Cincinnati Ohio has one of the most concentrated LEED building collections in the world. A quick one hour tour will show you who's a part of this movement.
The tour starts at the Fire Station No. 9 in Avondale. After your breakfast at Sugar N Spice, step out side and notice the gleaming white concrete blocks that keep the building cool in the summer. The solar shades on the south side also help along with the concrete parking areas. The grounds have native and adaptive landscaping. The polished concrete floors are stained blue in the living quarters. We have used the community room for classes to pass the LEED AP exam. The only problem is that you have to evacuate if the house gets a call requiring all the trucks to leave! Green Cincinnati Education Advocacy hosted an educational event for the opening of the station. Mayor Mark Mallory came and addressed the attendees.
As we travel south on Reading Road to the North Avondale Cincinnati Public School we'll discuss how Ginny Frazier, a teacher at CPS who couldn't catch a breath in the new schools CPS was building, partnered with Joel Stout, president of the local chapter of the U.S. Green Building Council, to convince CPS to build to LEED standards and along the way got legislation passed in Ohio to require all educational funds reach LEED standards. North Avondale has an active after school green mentoring program run by Ginny Frazier and her Alliance for Interconnection and Connectivity non-profit enviromental advocacy organization. Ohio Leads the Nation with 100 LEED-Certified Public Schools and Hundreds More in the Pipeline,"Ohio is the recognized nationwide leader in sustainable school design, with more than 300 total schools either registered or certified through LEED. On average, Ohio’s first 100 certified schools have been designed to use 35 percent less energy and an average of 37 percent less water than comparable buildings constructed and operated to traditional standards. In addition, these schools provide healthier indoor environments conducive to learning."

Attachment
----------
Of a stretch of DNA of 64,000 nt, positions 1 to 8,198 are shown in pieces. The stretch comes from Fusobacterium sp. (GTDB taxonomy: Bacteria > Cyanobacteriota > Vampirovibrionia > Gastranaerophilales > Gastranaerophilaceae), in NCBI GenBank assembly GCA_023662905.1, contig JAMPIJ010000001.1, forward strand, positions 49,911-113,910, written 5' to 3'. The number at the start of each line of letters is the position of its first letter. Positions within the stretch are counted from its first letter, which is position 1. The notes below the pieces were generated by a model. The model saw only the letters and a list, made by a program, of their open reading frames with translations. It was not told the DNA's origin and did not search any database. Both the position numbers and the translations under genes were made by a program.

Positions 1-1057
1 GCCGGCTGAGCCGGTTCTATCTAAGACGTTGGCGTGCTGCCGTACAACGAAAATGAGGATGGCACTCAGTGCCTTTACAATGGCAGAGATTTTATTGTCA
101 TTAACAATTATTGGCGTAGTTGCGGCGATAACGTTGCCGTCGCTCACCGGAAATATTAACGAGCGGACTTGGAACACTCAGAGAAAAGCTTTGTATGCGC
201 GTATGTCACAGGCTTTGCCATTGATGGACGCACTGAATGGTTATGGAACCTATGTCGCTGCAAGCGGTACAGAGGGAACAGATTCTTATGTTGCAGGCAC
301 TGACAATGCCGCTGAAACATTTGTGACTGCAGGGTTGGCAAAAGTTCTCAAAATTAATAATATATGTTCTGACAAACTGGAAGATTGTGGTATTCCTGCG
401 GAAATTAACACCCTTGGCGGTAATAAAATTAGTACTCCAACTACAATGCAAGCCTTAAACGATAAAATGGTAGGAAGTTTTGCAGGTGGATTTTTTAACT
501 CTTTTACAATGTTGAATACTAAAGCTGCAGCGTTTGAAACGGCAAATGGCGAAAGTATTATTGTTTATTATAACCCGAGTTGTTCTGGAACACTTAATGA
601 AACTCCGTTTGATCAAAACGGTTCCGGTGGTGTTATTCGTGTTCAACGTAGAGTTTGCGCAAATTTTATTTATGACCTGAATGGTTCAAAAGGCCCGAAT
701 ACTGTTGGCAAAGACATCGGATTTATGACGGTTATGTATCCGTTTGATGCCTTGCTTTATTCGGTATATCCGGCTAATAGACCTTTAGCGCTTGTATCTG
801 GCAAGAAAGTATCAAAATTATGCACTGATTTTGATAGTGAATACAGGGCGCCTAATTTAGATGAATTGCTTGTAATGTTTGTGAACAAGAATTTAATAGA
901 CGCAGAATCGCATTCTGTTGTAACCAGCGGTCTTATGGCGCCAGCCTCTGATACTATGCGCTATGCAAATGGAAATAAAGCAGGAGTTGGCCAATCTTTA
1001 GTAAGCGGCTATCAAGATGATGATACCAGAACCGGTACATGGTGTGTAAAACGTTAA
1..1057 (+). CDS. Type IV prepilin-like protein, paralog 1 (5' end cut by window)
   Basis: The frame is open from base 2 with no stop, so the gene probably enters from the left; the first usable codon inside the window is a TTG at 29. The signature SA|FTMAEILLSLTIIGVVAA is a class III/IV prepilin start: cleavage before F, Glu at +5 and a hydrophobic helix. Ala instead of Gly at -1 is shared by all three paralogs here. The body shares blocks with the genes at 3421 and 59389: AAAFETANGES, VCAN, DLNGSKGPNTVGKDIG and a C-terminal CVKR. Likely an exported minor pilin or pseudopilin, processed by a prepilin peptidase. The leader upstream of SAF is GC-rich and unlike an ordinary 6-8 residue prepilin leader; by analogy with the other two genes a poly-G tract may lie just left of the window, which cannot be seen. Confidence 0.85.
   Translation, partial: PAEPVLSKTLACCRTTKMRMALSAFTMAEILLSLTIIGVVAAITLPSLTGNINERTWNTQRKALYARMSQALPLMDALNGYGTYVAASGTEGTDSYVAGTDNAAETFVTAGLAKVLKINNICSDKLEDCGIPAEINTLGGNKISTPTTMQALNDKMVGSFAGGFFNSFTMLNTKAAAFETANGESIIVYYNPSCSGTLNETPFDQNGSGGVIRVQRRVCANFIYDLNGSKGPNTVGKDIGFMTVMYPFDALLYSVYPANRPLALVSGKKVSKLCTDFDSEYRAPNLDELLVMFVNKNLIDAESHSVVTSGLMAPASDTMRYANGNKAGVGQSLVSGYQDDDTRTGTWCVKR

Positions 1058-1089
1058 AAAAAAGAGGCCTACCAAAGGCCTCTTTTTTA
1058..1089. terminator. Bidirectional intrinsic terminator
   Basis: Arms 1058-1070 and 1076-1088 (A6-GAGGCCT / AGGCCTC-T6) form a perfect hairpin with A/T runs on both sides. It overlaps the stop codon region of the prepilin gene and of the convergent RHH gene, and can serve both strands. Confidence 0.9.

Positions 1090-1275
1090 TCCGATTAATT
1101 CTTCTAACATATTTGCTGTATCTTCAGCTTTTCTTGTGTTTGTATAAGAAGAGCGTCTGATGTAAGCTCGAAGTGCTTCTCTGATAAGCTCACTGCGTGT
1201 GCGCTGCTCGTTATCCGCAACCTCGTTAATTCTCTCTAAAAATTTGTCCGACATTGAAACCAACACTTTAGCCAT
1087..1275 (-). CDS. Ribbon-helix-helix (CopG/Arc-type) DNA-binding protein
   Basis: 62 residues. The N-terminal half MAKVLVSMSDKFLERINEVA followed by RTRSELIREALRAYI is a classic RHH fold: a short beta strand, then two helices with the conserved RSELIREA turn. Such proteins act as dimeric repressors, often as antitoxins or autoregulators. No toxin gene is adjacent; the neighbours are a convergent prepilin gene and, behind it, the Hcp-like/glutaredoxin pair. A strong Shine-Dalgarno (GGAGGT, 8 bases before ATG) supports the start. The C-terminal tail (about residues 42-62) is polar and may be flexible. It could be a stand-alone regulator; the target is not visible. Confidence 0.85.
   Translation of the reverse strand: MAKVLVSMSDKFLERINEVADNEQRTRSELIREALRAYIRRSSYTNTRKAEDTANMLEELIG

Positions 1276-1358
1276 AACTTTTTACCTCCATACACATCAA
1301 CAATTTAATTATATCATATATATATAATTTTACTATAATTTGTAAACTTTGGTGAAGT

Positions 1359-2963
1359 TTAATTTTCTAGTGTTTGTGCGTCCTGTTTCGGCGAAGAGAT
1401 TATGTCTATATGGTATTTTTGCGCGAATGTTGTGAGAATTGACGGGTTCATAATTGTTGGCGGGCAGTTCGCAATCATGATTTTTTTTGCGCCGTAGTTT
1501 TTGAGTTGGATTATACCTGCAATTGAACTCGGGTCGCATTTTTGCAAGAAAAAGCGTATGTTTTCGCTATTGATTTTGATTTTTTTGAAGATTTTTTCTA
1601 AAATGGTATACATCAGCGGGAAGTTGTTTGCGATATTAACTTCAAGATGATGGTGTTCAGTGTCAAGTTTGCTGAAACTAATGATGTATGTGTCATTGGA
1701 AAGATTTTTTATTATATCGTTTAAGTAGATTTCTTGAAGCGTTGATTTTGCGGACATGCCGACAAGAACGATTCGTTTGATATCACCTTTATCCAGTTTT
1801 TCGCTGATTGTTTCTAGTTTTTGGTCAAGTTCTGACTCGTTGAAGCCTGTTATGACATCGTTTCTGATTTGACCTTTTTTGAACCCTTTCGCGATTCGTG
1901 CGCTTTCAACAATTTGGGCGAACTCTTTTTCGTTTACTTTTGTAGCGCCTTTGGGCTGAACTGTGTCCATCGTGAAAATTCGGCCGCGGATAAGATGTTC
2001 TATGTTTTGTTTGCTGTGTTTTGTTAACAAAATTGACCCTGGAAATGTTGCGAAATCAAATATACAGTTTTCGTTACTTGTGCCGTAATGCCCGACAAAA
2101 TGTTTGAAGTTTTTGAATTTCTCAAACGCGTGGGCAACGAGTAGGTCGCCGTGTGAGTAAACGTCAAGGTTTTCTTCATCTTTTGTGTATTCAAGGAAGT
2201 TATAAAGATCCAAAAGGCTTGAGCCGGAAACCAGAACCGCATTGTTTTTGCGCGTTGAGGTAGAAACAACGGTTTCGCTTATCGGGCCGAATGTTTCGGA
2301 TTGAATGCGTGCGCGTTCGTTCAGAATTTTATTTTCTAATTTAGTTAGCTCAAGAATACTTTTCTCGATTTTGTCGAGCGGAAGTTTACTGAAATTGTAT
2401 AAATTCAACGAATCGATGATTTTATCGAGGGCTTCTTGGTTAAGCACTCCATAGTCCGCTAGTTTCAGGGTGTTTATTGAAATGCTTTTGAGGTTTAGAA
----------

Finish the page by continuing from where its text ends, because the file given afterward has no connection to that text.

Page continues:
But city buildings and schools aren't the only revolution going on in Cincinnati, in 2007 the city wanted to encourage sustainable homes and chose the USGBC LEED requirements to take all the paper work out of the program. It took off like gangbusters, developers turned around in their tracks to the suburbs and returned to build exclusively within Cincinnati. The owners of these homes bring valuable income tax, improve the building base and provide jobs in the city. The next stop will be the Northwind Subdivision of Potter Hill Homes in Northside. It's a cute collection of smaller LEED Silver homes. Of all the many homes in the neighborhood only one owner didn't want the LEED Certification. Potter Hill Homes also offers a solar panel and geothermal package to help the home approach net-zero energy.